Danish Youth Continue Week of Riots | Europe| News and current affairs from around the continent | DW | 16.02.2008
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Danish Youth Continue Week of Riots

A wave of arson attacks, rioting and vandalism continued for a sixth night in a row in Denmark as small groups of youths set fire to cars, garbage cans and doorways across the country.

Firemen working under police protection as they tackle the fire in a burning car which was set on fire in Copenhagen on Feb. 15, 2008

Denmark's justice minister has vowed zero tolerance for rioting youth

No people were injured in the attacks that continued early in the morning on Saturday, Feb. 16. The riots have been attributed by police mainly to groups with an immigration background.

"In Copenhagen there were 28 cars set on fire, 35 dumpsters and 14 garbage fires in the streets," Copenhagen police chief inspector Lau Thytesen told the AFP news agency.

Five arrested suspects were due to face a custodial judge on Saturday. Some 50 people have been arrested in the past week.

Danish newspapers

The protests started before newspapers reprinted caricatures of the Prophet Mohammed

Justice Minister Lene Espersen has called for tough measures against the rioting youths. Earlier in the week, police and fire fighters were confronted with stone throwing and Molotov cocktails in the capital.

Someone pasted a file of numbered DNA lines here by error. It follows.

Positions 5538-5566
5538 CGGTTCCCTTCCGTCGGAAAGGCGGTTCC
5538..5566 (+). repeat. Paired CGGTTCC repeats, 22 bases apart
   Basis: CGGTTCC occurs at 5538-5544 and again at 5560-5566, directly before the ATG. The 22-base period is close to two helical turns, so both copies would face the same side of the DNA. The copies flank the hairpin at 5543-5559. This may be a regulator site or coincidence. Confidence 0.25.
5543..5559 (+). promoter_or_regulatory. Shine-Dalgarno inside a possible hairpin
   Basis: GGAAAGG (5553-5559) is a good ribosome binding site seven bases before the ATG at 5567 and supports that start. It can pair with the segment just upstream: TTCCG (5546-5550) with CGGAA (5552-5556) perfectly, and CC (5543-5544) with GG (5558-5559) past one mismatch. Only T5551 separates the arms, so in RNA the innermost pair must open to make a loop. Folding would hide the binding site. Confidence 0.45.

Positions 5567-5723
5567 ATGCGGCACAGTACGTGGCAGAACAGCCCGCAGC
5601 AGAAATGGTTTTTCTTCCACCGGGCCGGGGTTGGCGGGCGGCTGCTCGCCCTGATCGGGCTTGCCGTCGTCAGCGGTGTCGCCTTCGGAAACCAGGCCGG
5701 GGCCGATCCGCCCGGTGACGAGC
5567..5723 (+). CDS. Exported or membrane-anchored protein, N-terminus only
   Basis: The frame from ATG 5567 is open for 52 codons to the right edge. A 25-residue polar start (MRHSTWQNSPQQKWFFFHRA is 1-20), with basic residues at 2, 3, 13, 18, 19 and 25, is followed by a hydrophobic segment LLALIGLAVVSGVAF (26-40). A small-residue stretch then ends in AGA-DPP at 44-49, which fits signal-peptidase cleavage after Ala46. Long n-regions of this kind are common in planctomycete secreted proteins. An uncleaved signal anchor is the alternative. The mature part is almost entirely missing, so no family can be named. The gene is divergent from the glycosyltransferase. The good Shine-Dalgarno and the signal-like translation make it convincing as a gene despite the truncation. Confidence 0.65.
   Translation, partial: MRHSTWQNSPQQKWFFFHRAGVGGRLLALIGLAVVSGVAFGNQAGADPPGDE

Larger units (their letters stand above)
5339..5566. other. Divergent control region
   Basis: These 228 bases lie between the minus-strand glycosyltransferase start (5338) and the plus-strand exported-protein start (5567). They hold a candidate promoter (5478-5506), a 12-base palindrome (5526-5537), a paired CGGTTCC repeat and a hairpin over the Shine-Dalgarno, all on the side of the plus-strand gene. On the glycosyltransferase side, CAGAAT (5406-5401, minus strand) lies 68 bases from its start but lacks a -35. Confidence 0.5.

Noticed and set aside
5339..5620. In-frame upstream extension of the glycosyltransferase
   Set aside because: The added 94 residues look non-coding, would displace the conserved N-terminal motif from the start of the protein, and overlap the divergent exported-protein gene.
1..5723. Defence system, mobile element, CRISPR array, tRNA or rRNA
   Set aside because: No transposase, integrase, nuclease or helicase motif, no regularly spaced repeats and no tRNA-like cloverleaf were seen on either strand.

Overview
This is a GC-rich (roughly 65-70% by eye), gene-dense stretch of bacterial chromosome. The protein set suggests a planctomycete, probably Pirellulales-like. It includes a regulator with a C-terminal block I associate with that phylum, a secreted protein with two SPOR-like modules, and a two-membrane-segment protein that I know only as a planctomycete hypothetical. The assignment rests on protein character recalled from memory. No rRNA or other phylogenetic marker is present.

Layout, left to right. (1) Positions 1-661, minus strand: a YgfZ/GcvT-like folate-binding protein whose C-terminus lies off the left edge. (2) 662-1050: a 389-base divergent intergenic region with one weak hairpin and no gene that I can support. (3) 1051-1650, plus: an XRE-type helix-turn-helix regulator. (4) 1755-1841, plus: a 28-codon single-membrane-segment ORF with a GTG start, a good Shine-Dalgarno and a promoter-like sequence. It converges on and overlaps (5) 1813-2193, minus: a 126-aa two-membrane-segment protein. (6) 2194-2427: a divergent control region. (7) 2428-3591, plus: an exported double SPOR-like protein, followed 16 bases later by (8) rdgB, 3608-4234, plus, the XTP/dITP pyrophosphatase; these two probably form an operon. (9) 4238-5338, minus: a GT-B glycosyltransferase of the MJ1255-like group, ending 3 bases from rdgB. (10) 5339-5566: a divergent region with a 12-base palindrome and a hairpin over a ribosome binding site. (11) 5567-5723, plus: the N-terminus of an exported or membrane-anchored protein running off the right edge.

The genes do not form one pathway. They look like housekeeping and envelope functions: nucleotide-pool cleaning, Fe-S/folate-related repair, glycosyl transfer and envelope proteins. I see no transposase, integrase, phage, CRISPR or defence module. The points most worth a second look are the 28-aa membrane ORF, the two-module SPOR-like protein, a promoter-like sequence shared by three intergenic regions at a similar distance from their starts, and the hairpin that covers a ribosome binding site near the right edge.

On Friday a 15-year-old was sentenced to two weeks in custody because he had spoken out on public television for a continuation of the riots. The youths, who have acted in small groups with no apparent organization, have not explicitly spoken out about their motive.

The riots, which had broken out before the renewed dispute over the controversial Mohammed cartoons published in numerous Danish newspapers, are thought to be connected to new regulations allowing police to conduct random searches for weapons in parts of Copenhagen without suspicion.

"When police choose to stop everyone with Arab features or the wrong skin color while they let other people pass by, it's not about a specific effort anymore. It's about racism," Rasmus Lingnau Amossen, who was among the participants of a peaceful demonstration on Friday, told daily Politiken.

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